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Equality Act Could Save Internet Radio

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A bipartisan pair of lawmakers on Thursday introduced the Internet Radio Equality Act, a bill intended to nullify the effects of new, higher royalty rates recently set by the Copyright Royalty Board (CRB) that will put almost all internet stations out of business.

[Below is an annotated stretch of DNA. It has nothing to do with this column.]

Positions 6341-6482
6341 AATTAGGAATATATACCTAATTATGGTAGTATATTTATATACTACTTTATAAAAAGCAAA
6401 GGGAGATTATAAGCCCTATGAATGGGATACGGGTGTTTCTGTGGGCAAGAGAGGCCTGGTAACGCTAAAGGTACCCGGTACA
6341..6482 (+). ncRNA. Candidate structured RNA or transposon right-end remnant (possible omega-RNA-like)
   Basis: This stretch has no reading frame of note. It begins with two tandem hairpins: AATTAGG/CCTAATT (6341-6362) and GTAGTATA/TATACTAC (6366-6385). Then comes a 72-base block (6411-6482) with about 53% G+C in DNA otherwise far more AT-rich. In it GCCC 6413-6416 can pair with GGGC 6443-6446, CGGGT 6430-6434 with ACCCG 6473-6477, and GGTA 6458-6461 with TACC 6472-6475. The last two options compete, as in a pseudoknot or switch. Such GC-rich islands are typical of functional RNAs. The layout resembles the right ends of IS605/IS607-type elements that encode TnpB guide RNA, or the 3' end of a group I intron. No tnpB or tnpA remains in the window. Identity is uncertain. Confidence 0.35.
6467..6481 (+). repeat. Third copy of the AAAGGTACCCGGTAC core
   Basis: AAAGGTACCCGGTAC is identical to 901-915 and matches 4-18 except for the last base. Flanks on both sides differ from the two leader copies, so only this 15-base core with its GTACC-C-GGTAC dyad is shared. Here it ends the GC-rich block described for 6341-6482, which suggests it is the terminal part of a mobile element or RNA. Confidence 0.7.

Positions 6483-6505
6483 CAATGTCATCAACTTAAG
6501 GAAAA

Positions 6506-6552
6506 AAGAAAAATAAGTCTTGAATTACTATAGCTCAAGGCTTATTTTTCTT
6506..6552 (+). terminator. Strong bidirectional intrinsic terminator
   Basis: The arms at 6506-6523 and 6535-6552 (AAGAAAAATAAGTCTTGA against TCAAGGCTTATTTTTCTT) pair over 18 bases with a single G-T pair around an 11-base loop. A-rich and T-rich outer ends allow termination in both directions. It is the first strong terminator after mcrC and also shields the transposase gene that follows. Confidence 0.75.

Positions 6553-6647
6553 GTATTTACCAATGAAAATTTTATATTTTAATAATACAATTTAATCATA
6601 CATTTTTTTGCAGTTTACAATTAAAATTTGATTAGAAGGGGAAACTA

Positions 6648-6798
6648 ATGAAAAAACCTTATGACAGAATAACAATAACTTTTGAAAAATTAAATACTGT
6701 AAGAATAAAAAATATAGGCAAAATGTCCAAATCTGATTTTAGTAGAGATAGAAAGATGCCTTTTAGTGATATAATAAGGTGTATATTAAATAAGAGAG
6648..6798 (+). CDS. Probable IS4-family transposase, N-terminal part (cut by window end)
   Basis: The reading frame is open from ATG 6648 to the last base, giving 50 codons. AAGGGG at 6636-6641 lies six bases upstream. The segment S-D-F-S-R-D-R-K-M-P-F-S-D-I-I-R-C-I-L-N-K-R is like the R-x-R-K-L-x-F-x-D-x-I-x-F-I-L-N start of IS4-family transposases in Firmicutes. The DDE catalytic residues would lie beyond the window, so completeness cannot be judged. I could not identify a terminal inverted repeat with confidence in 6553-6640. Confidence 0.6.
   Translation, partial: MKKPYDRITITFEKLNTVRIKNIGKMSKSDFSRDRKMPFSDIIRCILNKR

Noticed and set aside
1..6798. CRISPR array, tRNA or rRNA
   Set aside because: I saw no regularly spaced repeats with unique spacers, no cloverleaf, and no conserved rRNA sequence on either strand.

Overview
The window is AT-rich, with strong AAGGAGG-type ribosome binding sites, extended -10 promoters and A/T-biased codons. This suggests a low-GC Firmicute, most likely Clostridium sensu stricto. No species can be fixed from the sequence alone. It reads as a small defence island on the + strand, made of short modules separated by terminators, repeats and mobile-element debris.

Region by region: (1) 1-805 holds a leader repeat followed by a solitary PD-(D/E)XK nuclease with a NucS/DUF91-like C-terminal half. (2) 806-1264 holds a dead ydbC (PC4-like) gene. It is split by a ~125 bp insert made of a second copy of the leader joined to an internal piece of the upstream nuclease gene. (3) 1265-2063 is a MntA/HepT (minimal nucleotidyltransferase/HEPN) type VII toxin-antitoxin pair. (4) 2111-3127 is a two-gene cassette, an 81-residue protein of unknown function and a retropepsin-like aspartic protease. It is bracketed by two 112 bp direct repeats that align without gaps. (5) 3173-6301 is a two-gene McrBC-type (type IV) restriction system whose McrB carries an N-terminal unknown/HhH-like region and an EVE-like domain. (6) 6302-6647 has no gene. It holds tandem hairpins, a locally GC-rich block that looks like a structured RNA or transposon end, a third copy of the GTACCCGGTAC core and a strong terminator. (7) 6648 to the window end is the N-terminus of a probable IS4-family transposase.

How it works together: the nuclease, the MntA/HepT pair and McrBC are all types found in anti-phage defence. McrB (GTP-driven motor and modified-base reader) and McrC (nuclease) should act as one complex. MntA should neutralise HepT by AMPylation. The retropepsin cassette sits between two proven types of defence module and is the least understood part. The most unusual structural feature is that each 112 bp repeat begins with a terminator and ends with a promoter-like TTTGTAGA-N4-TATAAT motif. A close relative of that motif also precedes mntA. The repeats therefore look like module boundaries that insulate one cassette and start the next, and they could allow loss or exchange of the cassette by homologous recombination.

A bipartisan pair of lawmakers on Thursday introduced the Internet Radio Equality Act, a bill intended to nullify the effects of new, higher royalty rates recently set by the Copyright Royalty Board (CRB) that will put almost all internet stations out of business. Sponsored by Rep. Jay Inslee (D-Wash.) and Rep. Donald Manzullo (R-Ill.), the bill would annul the CRB decision and set royalty rates at 7.5% of webcaster revenues, the same rate paid by satellite radio providers. It would also change the rate-setting standard currently used by the CRB to determine Internet radio royalties to the same standard used for satellite radio, jukeboxes and sound recordings. A number of webcasters, including the Digital Media Association (DiMA) and National Public Radio, filed motions for rehearing of the rates with the CRB, which the copyright judges denied. “This bill may be Internet radio’s last best hope,” said DiMA executive director Jonathan Potter. “The Internet Radio Equality Act sets a new standard for setting royalty rates that will level the playing field for Internet radio, avoid unfair bankruptcies that eliminate royalties currently being paid to recording artists and record companies, and removes the unfair advantage enjoyed by our competitors in the satellite radio community.” “The CRB Board would not consider the public service aspect of more than 800 stations across the country when it made its recent decision,” said NPR spokesperson Andi Sporkin. “But since 1976, Section 118 [of the Copyright Act] has recognized that public radio has a very different mission from commercial media and cannot pay commercial-level royalty rates. This bill will provide a long term resolution that is fair for all sides.”